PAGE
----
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Article
October 1945

DEVELOPMENT OF THE COCHLEAR AQUEDUCT AND THE ROUND WINDOW MEMBRANE IN THE HUMAN EMBRYO

Author Affiliations

NEW YORK
From the Department of Otolaryngology of the Columbia University College of Physicians and Surgeons and the Presbyterian Hospital.

Arch Otolaryngol. 1945;42(4):239-252. doi:10.1001/archotol.1945.00680040323002
Abstract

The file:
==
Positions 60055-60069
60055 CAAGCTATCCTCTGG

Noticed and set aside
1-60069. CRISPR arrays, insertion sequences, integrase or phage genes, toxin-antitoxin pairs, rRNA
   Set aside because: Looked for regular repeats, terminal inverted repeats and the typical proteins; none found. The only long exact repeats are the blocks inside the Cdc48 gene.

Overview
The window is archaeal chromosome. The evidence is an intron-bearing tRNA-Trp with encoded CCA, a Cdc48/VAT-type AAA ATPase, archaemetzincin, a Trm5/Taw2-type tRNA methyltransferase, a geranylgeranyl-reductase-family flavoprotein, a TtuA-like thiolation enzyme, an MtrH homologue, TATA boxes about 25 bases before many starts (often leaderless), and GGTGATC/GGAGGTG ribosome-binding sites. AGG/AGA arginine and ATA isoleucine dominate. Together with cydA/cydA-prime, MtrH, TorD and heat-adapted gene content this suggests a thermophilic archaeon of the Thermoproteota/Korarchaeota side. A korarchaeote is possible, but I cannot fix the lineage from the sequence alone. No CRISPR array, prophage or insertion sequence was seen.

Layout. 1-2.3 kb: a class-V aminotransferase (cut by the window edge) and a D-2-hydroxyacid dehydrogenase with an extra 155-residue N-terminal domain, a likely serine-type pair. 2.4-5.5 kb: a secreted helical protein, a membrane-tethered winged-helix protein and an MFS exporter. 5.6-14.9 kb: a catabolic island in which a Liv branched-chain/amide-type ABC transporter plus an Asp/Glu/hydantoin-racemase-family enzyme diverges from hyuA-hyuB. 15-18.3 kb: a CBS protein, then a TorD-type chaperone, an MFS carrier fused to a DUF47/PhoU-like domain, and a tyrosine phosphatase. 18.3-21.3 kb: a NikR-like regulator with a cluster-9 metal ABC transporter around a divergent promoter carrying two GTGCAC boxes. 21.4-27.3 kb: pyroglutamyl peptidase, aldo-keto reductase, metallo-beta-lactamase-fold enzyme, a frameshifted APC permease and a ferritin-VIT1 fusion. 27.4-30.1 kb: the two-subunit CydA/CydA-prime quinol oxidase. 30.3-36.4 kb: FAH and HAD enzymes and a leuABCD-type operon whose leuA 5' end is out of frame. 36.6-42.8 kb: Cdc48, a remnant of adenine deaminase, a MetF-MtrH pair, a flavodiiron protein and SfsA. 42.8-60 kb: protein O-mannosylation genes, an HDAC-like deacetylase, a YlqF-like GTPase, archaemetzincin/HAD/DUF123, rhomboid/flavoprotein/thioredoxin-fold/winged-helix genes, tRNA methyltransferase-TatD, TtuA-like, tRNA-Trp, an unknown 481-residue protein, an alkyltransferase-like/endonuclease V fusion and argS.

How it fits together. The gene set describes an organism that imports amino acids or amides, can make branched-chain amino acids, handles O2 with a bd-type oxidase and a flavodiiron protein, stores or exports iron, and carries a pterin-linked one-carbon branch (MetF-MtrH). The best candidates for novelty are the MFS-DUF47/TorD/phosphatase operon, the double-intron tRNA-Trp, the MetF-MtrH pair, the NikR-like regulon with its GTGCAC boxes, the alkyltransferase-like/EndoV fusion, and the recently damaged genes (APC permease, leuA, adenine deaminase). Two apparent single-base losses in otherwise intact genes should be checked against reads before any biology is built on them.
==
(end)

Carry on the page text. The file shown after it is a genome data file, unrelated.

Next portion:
The physiologic importance of the cochlear aqueduct and the question of its patency still belong to the moot chapters of otology. Streeter1 described the aqueduct in 85 and 130 mm. fetuses as a tubular pouch projecting from the subarachnoid spaces along the glossopharyngeal nerve toward the scala tympani and came to the conclusion that the communication had to be established soon after this stage. Karlefors2 identified the first anlage of the aqueduct in a 53.3 and 65 mm. embryo as a more or less dense connective tissue which connected the scala tympani with the glossopharyngeal nerve. Later the connective tissue becomes loose to the extent that a lumen is formed in that portion of the aqueduct which is close to the posterior cerebral fossa. The connective tissue of the aqueduct continues with the lining of the scala tympani on one side and with the dura and the arachnoidea or the

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